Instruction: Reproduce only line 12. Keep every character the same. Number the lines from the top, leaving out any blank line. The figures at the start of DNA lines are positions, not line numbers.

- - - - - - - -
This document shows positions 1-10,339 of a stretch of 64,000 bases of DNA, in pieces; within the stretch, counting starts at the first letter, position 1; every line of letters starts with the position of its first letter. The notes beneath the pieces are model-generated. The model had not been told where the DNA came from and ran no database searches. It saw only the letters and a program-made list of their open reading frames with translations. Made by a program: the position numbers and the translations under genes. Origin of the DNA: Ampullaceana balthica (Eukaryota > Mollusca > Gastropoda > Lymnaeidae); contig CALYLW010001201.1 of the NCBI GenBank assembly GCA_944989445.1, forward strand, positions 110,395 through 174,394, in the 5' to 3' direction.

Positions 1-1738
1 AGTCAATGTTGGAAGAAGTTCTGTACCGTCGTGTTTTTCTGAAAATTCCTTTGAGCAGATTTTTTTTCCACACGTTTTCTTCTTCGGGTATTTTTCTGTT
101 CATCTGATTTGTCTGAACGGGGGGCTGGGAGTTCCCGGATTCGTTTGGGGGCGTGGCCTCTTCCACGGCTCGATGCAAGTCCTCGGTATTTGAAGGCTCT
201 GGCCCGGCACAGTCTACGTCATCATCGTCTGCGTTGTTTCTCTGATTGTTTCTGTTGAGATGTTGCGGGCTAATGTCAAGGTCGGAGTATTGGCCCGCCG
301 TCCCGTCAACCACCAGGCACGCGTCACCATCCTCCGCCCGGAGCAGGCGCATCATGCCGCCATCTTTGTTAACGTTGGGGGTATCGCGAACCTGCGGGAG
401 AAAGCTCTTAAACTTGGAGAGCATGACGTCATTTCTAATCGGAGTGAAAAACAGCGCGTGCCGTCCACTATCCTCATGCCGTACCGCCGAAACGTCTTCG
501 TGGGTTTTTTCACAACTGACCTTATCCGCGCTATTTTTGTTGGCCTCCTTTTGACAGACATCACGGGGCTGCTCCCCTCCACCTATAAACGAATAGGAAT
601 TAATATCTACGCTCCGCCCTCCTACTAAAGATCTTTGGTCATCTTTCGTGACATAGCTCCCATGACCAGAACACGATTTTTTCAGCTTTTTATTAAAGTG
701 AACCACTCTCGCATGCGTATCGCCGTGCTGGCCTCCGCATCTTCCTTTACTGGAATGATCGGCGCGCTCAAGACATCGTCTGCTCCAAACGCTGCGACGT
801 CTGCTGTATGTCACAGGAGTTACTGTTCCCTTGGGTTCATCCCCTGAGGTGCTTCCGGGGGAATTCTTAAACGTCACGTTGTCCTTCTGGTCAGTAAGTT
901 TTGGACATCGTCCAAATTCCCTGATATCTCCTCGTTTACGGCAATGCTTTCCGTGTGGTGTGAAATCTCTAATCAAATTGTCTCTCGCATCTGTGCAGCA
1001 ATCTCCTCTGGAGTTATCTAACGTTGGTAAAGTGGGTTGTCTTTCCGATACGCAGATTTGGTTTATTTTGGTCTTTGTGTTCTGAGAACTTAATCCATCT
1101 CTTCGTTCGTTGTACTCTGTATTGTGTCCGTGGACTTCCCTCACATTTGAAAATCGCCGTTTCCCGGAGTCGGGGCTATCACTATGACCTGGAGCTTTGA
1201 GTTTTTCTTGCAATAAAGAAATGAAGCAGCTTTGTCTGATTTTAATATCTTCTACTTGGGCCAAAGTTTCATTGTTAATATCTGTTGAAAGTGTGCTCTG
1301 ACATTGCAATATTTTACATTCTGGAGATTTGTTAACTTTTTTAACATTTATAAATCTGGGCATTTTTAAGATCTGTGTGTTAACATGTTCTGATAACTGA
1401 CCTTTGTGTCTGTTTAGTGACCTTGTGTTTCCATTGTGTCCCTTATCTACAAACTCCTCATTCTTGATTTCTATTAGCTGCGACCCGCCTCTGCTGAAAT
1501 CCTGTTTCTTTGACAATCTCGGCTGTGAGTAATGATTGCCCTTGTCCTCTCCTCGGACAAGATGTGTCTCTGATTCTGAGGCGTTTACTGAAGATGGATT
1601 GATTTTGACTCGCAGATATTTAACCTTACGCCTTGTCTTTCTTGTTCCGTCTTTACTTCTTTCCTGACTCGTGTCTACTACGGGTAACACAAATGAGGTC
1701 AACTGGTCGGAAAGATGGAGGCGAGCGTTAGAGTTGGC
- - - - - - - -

901 TTGGACATCGTCCAAATTCCCTGATATCTCCTCGTTTACGGCAATGCTTTCCGTGTGGTGTGAAATCTCTAATCAAATTGTCTCTCGCATCTGTGCAGCA